Methods: Data came from the 2012-2013 iteration of the National Epidemiologic Survey on Alcohol and Related Conditions (NESARC-III), an extensive, nationally representative surveys of noninstitutionalized U.S. adults ages 18 or older sponsored by the National Institute on Alcohol Abuse and Alcoholism (NIAAA). Participants included households and randomly selected according to a multistage probability sample design. A total of 3,441 immigrant respondents born in Latin America were assessed for meeting DSM-5 criteria for depression, assessed for childhood support, childhood trauma and provided scores for self-reported health. Four research questions were analyzed to identify potential relationships between health and depression outcomes and 1) emotional support in childhood,2) immigration classification (child vs adult migrant), 3) moderation effects between childhood environments and adult social supports and 4) differences by countries.
Results: Multivariable binomial logistic regression analyses indicated that emotionally supportive childhoods and interpersonal support in adulthood lowered the odds for lifetime major depressive disorder in some health models. These relationships differed between childhood arrival and adult arrival immigration samples and across countries and regions. Childhood arrival status was also consistently associated with decreased odds of depression. Increased childhood support was statistically significant in contributing to decreased depression outcomes and varied in its relationship to self-reported health. Across models, interpersonal support in childhood and adulthood were consistently associated with decreased odds of meeting criteria for depression, however findings differed for self-reported health.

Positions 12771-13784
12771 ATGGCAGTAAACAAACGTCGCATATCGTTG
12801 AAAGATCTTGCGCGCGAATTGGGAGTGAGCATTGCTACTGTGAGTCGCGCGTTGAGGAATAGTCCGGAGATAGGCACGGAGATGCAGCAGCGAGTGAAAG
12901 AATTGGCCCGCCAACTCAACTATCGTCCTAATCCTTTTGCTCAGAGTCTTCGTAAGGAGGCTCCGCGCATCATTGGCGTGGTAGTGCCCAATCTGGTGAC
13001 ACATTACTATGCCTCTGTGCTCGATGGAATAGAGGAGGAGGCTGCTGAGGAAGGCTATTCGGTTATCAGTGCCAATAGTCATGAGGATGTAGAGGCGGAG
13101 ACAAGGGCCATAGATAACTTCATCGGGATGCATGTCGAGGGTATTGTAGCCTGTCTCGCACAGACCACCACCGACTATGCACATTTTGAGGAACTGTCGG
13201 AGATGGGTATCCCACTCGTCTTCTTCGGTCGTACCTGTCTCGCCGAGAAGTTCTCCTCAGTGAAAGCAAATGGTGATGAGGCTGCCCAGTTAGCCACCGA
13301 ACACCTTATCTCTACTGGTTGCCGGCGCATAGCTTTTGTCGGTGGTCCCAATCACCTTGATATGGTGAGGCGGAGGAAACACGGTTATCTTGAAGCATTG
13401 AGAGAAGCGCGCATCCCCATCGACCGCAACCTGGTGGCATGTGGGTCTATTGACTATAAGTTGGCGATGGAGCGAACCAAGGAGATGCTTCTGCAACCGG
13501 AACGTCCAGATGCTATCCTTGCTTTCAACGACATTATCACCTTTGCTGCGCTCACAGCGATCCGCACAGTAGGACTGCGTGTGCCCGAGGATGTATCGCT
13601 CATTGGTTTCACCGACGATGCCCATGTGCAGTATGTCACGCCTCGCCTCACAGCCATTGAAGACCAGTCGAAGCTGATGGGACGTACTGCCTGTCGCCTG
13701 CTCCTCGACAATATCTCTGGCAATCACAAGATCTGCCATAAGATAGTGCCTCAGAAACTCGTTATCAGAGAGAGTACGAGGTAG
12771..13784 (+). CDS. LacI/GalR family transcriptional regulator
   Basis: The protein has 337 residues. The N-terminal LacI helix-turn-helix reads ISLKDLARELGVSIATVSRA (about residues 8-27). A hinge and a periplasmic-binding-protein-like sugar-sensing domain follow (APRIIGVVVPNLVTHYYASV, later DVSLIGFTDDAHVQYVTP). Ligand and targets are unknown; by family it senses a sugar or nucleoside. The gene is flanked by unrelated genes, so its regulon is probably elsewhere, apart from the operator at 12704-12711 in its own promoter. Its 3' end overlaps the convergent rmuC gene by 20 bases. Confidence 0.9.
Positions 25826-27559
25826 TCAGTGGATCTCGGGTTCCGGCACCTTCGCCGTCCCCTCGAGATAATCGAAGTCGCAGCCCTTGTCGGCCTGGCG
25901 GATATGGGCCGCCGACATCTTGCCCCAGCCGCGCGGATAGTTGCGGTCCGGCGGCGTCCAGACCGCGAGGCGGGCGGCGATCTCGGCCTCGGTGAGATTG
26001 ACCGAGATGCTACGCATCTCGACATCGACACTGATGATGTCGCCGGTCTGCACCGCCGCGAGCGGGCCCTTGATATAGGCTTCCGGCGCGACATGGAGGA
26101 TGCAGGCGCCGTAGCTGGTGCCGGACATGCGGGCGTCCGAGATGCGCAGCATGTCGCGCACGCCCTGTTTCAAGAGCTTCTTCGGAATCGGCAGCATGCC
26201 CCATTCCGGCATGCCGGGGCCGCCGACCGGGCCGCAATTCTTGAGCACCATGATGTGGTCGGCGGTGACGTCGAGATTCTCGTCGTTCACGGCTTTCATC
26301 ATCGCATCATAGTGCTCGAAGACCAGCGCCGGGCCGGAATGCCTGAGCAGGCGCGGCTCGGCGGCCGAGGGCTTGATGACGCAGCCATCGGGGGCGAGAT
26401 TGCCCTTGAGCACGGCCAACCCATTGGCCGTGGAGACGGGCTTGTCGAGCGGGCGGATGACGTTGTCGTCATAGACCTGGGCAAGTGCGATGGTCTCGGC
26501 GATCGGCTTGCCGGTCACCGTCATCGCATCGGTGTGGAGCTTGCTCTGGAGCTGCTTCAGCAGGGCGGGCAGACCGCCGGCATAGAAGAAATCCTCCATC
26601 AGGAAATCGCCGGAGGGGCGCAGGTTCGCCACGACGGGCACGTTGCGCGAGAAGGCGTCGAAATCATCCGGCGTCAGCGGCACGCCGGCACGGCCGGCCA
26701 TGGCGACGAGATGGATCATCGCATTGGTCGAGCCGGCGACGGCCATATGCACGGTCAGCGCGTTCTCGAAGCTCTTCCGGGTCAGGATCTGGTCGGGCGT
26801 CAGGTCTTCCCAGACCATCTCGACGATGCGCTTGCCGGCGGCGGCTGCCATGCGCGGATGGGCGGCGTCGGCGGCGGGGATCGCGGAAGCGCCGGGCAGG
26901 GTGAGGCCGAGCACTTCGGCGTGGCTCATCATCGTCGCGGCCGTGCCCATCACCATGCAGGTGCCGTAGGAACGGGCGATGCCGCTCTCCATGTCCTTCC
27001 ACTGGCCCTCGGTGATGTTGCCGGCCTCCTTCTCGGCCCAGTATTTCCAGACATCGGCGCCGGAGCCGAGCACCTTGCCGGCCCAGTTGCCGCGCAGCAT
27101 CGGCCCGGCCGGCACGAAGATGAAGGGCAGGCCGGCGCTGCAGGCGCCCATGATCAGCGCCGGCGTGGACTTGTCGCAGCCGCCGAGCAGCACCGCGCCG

Conclusions and Implications: This study concludes that continued and more nuanced strengths-based investigations are warranted that examine the essential social resources across lifespans and their role in mitigating adverse health outcomes among diverse immigrants. Overall, the study findings point to the need for increased attention to sources of support and resilience for immigrants from Latin America. Specifically, findings from this study highlight the role social support in critical developmental periods has on immigrant health and depression outcomes, wherein socially supportive environments are positively associated with positive health outcomes. In line with previous research, findings from this study demonstrate the need for continued and more current investigations that look at essential social resources across the lifespan and their role in mitigating adverse outcomes.